1. Context

Nowadays, the rates of morbidity and mortality due to problems in cardiovascular and respiratory systems are increasing because of the increases in air pollutant emissions by vehicles, industries, economic development, and dust storms (1-4). Major sources of pollutants that are harmful to the environment and human health include industries, transportation systems, power plants, and population growth (5-8). A major policy worldwide is to decrease air pollutants because of their different health effects on citizens (9-13). In the world (United States, Europe, and Asia), several studies have reported the effects of air pollution on human health. The results of these studies showed that higher concentrations of PM10, O3, NO2, SO2, metals, and polyaromatic hydrocarbons (PAHs) can increase the risk of morbidity and mortality due to respiratory infections, chronic obstructive pulmonary disease, asthma attacks, coughing, reduced lung function, eye irritation, cardiovascular disease, stroke, respiratory and cardiovascular death) (14-20).

Based on several reported, epidemiological human systems that are sensitive in exposure to air pollutants are nervous, cardiovascular, and respiratory systems. The main organs whose functions are impaired due to short and long-term exposure to air pollutants are the heart, lung, brain, and eyes (19, 21-23). Poor airflow and long-term breathing problems due to disrupted lung tissue are defined as Chronic Obstructive Pulmonary Disease (COPD) (8). It is a disease that makes breathing, walking, or getting dressed become difficult (24, 25). Nowadays, COPD is one of the commonest respiratory diseases worldwide (26). Tobacco smoking, air pollution, and genetic factors are the important factors causing COPD (27). This disease can be prevented by reducing cigarette smoking and improving the air quality (28). Lung function tests by measuring the airflow is a way to diagnose COPD (29). Inhaled bronchodilators, respiratory rehabilitation, vaccination, and smoking cessation are the best ways for COPD treatment (30).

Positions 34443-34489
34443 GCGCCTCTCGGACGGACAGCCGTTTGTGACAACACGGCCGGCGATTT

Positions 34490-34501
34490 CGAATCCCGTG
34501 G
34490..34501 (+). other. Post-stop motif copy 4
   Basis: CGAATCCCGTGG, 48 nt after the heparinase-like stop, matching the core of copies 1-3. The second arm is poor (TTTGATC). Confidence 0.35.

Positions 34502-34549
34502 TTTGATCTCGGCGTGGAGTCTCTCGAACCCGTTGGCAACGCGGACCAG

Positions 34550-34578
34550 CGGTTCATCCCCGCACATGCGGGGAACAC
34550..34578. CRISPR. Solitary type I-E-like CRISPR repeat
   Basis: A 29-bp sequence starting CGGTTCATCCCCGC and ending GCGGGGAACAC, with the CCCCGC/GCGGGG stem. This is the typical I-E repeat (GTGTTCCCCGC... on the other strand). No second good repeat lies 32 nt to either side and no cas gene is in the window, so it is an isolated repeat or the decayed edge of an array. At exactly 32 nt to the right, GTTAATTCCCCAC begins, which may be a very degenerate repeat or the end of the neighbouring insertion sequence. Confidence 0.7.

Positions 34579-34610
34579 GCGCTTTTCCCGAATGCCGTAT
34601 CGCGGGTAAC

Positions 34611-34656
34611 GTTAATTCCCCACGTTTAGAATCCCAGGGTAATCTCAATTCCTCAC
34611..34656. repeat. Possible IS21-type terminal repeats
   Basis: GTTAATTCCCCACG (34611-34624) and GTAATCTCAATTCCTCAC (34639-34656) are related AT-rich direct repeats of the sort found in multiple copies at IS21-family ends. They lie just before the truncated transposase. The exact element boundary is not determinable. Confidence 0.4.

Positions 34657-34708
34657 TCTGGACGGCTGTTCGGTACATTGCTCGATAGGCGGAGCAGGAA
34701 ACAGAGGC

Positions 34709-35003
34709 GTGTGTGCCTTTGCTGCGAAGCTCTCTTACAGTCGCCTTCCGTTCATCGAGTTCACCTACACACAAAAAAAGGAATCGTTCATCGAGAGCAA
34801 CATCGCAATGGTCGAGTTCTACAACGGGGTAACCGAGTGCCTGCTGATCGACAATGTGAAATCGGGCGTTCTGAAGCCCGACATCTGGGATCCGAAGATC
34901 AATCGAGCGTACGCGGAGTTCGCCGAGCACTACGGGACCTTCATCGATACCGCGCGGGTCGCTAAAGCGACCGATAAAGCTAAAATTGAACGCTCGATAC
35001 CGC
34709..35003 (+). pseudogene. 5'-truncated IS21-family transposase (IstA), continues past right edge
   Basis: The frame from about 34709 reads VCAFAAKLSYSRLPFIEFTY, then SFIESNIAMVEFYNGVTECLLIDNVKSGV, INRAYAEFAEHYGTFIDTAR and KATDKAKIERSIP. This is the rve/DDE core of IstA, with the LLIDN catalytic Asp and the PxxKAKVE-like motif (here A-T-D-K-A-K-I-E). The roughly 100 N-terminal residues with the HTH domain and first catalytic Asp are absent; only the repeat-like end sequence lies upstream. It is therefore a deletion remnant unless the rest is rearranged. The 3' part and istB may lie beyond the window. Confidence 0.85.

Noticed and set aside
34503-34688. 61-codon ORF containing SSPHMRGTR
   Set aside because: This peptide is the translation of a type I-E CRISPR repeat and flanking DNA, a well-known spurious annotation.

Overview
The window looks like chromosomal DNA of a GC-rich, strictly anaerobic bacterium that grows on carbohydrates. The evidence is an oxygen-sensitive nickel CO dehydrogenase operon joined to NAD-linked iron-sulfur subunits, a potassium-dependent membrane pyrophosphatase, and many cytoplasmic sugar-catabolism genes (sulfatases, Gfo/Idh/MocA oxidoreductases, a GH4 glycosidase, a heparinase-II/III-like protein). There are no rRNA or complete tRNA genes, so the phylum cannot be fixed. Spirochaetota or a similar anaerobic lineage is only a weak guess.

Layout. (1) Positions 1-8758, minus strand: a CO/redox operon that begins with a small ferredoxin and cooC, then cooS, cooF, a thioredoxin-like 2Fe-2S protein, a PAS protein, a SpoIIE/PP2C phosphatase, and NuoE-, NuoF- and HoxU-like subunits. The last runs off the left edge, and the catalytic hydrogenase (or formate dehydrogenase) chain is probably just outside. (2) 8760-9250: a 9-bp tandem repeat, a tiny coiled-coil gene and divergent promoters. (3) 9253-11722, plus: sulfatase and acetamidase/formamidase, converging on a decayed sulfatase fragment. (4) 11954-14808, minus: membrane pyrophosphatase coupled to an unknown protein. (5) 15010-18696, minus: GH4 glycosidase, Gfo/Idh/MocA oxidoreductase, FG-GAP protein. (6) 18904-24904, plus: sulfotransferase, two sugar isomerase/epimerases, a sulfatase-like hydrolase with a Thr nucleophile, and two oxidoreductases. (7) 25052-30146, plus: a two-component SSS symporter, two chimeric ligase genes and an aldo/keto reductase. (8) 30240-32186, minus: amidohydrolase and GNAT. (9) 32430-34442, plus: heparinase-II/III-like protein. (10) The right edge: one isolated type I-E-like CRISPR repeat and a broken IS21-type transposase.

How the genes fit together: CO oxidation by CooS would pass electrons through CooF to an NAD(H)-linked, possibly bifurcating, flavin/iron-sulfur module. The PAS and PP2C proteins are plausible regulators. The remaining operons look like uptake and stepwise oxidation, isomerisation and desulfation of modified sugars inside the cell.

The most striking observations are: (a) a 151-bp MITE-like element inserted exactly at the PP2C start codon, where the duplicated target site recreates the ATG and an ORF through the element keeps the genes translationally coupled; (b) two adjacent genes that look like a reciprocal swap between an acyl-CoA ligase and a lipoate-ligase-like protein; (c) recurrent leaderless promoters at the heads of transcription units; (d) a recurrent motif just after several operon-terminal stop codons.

Chronic obstructive pulmonary disease, bronchitis, asthma, repository disease, and lung cancer are the main health effects of air pollution on the repository system (26). This narrative review aimed to evaluate the link between the development and progression of COPD and air pollutants. Moreover, we focused on the current state of knowledge of the association between COPD and air pollution.

2. Evidence Acquisition

In this narrative review study, we used available studies in various databases, including Google Scholar, Science Direct, Web of Science, Springer, PubMed, NCBI, and BMJ (Table 1). The year of publication (1978–2020) and the English language were the main criteria for search limitation.

Table 1. Search Terms and Query Results
TermGoogle ScholarWeb of ScienceSpringerScience DirectPubMedBMJUnique results
Chronic obstructive pulmonary disease30213751879636295
Respiratory systems23012146707521173
Respiratory diseases1368151536313142